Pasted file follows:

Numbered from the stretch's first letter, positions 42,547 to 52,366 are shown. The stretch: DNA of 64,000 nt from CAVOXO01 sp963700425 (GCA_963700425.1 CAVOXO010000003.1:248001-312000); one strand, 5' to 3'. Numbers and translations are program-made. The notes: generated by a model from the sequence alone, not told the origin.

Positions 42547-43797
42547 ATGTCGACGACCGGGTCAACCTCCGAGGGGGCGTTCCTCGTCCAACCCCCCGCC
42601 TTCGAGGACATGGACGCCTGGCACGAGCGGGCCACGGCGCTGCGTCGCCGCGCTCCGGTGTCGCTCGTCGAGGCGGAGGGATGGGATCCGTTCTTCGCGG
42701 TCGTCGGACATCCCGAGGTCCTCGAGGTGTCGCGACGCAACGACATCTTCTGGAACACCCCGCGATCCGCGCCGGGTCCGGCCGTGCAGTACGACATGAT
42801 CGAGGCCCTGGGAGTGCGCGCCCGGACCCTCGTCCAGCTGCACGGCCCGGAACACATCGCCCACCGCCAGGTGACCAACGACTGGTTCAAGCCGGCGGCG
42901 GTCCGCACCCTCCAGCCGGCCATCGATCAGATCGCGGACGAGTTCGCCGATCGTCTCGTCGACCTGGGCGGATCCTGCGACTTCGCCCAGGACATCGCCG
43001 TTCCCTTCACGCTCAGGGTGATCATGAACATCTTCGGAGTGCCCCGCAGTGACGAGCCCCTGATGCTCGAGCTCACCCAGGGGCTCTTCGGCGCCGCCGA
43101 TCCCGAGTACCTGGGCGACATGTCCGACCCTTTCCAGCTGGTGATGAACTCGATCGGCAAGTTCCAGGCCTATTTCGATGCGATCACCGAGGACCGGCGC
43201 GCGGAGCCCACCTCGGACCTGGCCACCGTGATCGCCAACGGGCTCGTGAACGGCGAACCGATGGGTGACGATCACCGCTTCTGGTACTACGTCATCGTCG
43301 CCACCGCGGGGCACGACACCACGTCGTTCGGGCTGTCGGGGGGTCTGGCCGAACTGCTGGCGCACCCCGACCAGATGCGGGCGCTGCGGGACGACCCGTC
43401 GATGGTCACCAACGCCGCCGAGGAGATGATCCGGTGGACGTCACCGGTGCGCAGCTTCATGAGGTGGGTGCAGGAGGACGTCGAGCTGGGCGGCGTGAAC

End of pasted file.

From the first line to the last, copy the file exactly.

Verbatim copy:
Numbered from the stretch's first letter, positions 42,547 to 52,366 are shown. The stretch: DNA of 64,000 nt from CAVOXO01 sp963700425 (GCA_963700425.1 CAVOXO010000003.1:248001-312000); one strand, 5' to 3'. Numbers and translations are program-made. The notes: generated by a model from the sequence alone, not told the origin.

Positions 42547-43797
42547 ATGTCGACGACCGGGTCAACCTCCGAGGGGGCGTTCCTCGTCCAACCCCCCGCC
42601 TTCGAGGACATGGACGCCTGGCACGAGCGGGCCACGGCGCTGCGTCGCCGCGCTCCGGTGTCGCTCGTCGAGGCGGAGGGATGGGATCCGTTCTTCGCGG
42701 TCGTCGGACATCCCGAGGTCCTCGAGGTGTCGCGACGCAACGACATCTTCTGGAACACCCCGCGATCCGCGCCGGGTCCGGCCGTGCAGTACGACATGAT
42801 CGAGGCCCTGGGAGTGCGCGCCCGGACCCTCGTCCAGCTGCACGGCCCGGAACACATCGCCCACCGCCAGGTGACCAACGACTGGTTCAAGCCGGCGGCG
42901 GTCCGCACCCTCCAGCCGGCCATCGATCAGATCGCGGACGAGTTCGCCGATCGTCTCGTCGACCTGGGCGGATCCTGCGACTTCGCCCAGGACATCGCCG
43001 TTCCCTTCACGCTCAGGGTGATCATGAACATCTTCGGAGTGCCCCGCAGTGACGAGCCCCTGATGCTCGAGCTCACCCAGGGGCTCTTCGGCGCCGCCGA
43101 TCCCGAGTACCTGGGCGACATGTCCGACCCTTTCCAGCTGGTGATGAACTCGATCGGCAAGTTCCAGGCCTATTTCGATGCGATCACCGAGGACCGGCGC
43201 GCGGAGCCCACCTCGGACCTGGCCACCGTGATCGCCAACGGGCTCGTGAACGGCGAACCGATGGGTGACGATCACCGCTTCTGGTACTACGTCATCGTCG
43301 CCACCGCGGGGCACGACACCACGTCGTTCGGGCTGTCGGGGGGTCTGGCCGAACTGCTGGCGCACCCCGACCAGATGCGGGCGCTGCGGGACGACCCGTC
43401 GATGGTCACCAACGCCGCCGAGGAGATGATCCGGTGGACGTCACCGGTGCGCAGCTTCATGAGGTGGGTGCAGGAGGACGTCGAGCTGGGCGGCGTGAAC